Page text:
Scott Niedermayer, the most decorated player in Canadian hockey history, will add yet another accolade to his résumé this fall; the NHL and Team Canada veteran was announced Thursday as part of Canada’s Sports Hall of Fame’s Class of 2012.
The late Daryl (Doc) Seaman, a longtime supporter of grassroots hockey in Canada, also earned induction, two years after he was enshrined in the Hockey Hall of Fame in the builders’ category.
A native of Cranbrook, B.C., Niedermayer won every major North American championship at least once during his WHL and NHL career, and played 46 games with the Maple Leaf on his chest, recording 16 points (7g, 9a).
It was undoubtedly his final appearance in the red and white of Team Canada that Niedermayer will be best remembered for – he donned the ‘C’ in his home province and helped lead Canada to the gold medal at the 2010 Olympic Winter Games in Vancouver.
The Vancouver gold capped off a remarkable international career that saw Niedermayer win an IIHF World Junior Championship gold medal (1990), an IIHF World Championship gold medal (2004), two Olympic gold medals (2002, 2010) and a World Cup of Hockey championship (2004). He is one of just eight Canadians in the IIHF Triple Gold Club (Olympic gold, Worlds gold, Stanley Cup).
As impressive as his international record is, Niedermayer was just as good at the club team level, winning a Memorial Cup with Kamloops in 1992, three Stanley Cups with New Jersey (1995, 2000, 2003) and one with Anaheim (2007).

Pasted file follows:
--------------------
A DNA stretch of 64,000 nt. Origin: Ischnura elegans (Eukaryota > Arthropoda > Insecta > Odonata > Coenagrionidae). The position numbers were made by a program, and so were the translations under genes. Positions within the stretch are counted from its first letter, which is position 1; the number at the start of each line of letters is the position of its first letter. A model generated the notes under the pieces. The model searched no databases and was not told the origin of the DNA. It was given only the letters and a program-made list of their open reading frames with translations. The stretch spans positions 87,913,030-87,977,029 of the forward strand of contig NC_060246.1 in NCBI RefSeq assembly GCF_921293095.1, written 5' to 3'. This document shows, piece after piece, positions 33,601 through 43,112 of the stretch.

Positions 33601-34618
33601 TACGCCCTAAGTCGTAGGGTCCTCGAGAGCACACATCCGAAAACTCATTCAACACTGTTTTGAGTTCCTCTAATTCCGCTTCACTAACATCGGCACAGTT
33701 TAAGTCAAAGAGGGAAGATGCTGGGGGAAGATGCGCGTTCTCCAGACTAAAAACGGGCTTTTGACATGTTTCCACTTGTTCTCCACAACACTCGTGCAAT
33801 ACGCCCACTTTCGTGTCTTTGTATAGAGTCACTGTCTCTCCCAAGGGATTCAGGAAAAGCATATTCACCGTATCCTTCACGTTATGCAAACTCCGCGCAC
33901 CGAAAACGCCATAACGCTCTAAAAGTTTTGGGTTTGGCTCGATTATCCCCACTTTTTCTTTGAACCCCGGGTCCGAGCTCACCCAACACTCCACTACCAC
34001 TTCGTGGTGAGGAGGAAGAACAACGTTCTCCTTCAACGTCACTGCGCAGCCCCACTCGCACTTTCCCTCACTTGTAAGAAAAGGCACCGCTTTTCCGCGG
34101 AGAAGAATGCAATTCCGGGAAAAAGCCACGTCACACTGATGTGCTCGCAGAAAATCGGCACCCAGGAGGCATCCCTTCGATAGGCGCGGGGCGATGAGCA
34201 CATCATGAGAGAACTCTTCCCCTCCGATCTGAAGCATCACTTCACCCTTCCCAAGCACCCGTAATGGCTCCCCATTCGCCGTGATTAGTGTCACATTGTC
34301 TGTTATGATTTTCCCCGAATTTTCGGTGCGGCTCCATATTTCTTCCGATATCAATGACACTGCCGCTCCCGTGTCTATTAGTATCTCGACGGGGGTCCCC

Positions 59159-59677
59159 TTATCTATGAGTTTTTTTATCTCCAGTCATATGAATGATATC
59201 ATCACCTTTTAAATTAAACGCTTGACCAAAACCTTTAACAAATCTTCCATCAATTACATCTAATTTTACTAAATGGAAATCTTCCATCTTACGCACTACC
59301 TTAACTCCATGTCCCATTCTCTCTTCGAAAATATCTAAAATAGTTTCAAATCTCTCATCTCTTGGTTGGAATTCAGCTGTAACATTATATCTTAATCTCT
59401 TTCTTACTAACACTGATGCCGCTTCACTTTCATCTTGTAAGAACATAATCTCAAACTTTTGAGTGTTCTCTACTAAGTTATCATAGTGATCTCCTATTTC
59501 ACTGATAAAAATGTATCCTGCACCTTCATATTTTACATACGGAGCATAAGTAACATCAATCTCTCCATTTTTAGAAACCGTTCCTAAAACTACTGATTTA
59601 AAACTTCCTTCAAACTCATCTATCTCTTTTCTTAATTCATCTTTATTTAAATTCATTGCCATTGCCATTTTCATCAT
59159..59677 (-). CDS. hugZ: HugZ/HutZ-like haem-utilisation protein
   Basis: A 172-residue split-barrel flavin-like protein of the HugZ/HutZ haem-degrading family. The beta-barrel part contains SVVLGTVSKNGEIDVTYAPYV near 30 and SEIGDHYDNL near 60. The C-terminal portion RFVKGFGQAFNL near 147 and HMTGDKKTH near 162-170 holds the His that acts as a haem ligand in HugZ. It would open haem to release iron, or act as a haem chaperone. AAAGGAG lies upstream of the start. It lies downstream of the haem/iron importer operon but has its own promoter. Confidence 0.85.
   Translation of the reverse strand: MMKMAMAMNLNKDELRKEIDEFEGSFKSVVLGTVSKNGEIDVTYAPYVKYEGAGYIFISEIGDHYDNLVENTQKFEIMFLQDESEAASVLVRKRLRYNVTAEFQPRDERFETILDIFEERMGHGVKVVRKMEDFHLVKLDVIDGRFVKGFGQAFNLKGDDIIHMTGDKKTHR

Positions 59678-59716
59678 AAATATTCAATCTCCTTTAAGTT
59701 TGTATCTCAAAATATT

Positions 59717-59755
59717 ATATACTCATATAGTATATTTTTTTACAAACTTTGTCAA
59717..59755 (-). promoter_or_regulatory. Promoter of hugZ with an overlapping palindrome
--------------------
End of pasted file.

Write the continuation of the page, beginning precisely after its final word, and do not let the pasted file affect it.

In addition to his team championships, Niedermayer earned his share of individual accolades:
A captain in New Jersey and Anaheim, Niedermayer finished his NHL career with 740 points (172g, 568a) in 1,263 games.
Seaman, one of the original owners of the Calgary Flames, was a founding member of Flames Project 75, an oil and gas legacy that has contributed more than $5 million to minor hockey development initiatives in Canada as well as other charities in Alberta. In 2009 the Project 75 Group became officially known as the Seaman Hotchkiss Foundation as it continues to support grassroots initiatives across Canada.
Seaman died in January 2009 at age 86.
Niedermayer and Seaman will be joined by bobsledder Pierre Lueders, speedskater Jeremy Wotherspoon, soccer player Charmaine Hooper, rower Derek Porter, figure skaters Jamie Sale and David Pelletier and builder Marion Lay at the Oct. 18 induction ceremony in Calgary.
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